I recommend taking the time to read Judge Shelleyanne Chang's 22-page ruling on candidate-controlled initiative committees. It contains some memorable and salient passages, several of which I will quote here (omitting the citations for better flow):
To be valid, an administrative regulation must be within the scope of the authority conferred by the enabling statute or statutes. No matter how altruistic its motives, an administrative agency has no discretion to promulgate a regulation that is inconsistent with the governing statutes. In reviewing the validity of a regulation, the court’s function is to inquire into its legality, not its wisdom.
On the constitutionality of Regulation 18530.9, which the FPPC contends limits contributions to candidate-controlled initiative committees:
In light of the aforementioned authorities, the court is easily persuaded that the prevention of candidate corruption, the appearance of corruption, and/or the circumvention of applicable campaign contribution limits are all “sufficiently important” governmental purposes, and has no quarrel with the FPPC’s stated goals. As a consequence, the court’s analysis at this early stage turns to whether plaintiffs have demonstrated a reasonable probability that Regulation 18530.9 shall be found not “closely drawn” to match these sufficiently important purposes.
On this question, the court’s primary focus is drawn to the extraordinary and presumptive breadth of the regulation’s application in light of the expansive statutory definition of “controlled committee,” and its contrast to the metered definition of “contribution.” Because of the extremely broad reach of the “controlled committee” definition, and its “contribution presumption,” Regulation 18530.9 seriously threatens to ensnare and limit contributions for issue advocacy that have no appreciable indicia of the evils that the regulation is intended to prevent. Specifically, Regulation 18530.9 is broad enough that it limits contributions: (1) to an ballot measure committee whose decisions on political issues, but not its expenditures, are “significantly influenced” by a candidate’s agent; (2) which are contributed by people who have never made a contribution to the subject candidate’s campaign(s); (3) which are contributed by people who do not necessarily know the candidate’s vicarious relationship to the committee; and (4) the proceeds of which cannot and will not lawfully be used for the controlling candidate’s campaign, “election-related activities,” the candidate’s expenses of holding office, to expressly advocate on behalf of the candidate, or to confer a substantial or direct personal benefit upon the candidate. It is difficult to comprehend how such contributions could theoretically foster corruption, the appearance of corruption, or the circumvention of applicable campaign contribution limits. It is likewise difficult to appreciate how limiting such contributions could legitimately advance the important governmental purpose of preventing those three resilient demons of campaign finance and its regulation.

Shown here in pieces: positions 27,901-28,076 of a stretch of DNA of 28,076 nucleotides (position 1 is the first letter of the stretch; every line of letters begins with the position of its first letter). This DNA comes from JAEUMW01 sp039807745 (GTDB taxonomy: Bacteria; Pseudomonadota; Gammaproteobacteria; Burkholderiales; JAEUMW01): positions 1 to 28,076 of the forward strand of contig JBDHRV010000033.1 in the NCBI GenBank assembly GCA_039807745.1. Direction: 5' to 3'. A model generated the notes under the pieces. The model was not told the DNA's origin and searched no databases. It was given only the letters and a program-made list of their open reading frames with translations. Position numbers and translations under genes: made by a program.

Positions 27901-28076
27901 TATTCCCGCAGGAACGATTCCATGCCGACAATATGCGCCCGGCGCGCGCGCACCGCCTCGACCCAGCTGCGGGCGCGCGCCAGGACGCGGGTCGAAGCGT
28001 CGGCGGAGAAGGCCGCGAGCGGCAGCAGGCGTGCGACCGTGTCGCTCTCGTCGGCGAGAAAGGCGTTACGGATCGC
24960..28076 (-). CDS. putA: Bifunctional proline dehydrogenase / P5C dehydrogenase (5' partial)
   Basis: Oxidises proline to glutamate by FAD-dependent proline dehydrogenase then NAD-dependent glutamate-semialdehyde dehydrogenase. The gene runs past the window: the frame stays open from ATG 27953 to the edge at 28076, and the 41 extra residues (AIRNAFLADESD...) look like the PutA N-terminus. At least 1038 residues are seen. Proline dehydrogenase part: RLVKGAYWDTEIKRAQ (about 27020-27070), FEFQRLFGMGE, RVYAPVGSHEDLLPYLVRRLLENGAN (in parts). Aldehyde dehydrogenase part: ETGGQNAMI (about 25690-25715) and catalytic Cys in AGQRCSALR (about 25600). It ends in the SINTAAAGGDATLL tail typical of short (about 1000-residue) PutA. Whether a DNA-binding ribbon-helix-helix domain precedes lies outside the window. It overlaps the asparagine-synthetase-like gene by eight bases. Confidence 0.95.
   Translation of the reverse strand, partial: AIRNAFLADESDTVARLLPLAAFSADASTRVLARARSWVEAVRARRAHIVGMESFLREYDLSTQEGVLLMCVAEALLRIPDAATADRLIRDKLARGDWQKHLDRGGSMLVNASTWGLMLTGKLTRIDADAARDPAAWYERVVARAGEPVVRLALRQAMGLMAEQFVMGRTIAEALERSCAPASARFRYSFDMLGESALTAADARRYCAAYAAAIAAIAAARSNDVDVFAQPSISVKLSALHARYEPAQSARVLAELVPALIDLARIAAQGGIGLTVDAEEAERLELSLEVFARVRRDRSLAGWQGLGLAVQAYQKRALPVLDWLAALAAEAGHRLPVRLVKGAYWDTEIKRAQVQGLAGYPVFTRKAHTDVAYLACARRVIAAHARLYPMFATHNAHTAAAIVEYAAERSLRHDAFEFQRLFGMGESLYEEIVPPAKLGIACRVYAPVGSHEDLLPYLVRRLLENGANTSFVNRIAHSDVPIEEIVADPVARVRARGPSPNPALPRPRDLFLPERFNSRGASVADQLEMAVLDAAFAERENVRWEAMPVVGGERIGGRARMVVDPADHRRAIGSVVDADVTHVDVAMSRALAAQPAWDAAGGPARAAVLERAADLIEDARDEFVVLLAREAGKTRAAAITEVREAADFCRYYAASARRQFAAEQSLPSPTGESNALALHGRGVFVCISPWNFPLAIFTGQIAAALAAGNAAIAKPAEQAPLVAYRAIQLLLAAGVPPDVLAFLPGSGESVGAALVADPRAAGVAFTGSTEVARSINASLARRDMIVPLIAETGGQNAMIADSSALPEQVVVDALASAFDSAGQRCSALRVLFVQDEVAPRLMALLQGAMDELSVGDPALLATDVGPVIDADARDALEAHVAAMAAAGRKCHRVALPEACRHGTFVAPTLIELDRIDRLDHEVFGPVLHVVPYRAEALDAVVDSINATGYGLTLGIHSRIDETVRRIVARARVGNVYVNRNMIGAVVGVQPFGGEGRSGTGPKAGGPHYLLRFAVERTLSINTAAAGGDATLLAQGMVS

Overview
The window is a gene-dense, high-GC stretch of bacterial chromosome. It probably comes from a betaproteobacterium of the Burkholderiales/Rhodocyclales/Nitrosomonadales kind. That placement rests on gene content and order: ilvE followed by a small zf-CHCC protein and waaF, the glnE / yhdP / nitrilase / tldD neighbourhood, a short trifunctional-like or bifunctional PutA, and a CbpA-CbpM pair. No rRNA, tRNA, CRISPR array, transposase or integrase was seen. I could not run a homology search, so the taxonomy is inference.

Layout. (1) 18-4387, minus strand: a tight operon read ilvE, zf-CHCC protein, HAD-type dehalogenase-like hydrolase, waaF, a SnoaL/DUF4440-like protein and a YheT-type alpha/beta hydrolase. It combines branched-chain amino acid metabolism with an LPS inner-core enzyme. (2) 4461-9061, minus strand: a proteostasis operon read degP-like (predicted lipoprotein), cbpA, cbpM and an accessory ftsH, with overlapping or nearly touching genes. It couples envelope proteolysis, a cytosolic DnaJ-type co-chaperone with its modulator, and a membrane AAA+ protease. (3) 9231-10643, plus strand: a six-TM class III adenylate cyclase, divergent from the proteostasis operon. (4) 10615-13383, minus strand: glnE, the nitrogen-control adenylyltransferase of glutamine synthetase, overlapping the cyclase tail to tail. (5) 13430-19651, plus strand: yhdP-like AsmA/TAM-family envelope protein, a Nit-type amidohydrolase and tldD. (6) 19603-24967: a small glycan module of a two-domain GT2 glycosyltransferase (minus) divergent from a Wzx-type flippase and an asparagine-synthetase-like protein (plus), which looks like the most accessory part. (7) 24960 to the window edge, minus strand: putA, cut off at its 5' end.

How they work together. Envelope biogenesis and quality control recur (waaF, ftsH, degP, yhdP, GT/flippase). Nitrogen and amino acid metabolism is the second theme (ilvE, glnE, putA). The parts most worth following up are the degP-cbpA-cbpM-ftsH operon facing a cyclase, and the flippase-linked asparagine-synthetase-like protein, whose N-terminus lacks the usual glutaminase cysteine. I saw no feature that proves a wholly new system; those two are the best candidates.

I love that last line.
Here is Judge Chang on the effect of an over-broad regulation on freedom of association:
Furthermore, the vast scope of the term “controlled committee” in this context unreasonably impairs and chills the associational rights of candidates and those directing a committee who would otherwise desire to consult with them. Such associations are chilled by the justifiable and reasonable apprehension that their mere association for the exchange of political ideas will result in a considerable curtailment, or even termination, of the committee’s ability to amass resources. Resources which are admittedly essential to the modern political initiative process. Again, this highly probable and inevitable ramification of the subject regulation cannot conceivably aid in anyway to achieve its laudable goals, which further evinces that the regulation is not “closely drawn” to its purpose.
Judge Chang's ruling is encouraging reading for those of us who view campaign contribution limits as infringements of our right to free speech. While Judge Chang does not take issue those limits per se, she clearly recognizes that giving regulatory agencies like the FPPC to decide what campaign law is and to divine the intent of donors is dangerous.
Reading this opinion is yet more evidence of how arcane and ridiculous campaign finance reforms law are, and how their underlying logic drives advocates of "reform" to make these law ever more incomprehensible and open to unwitting violations.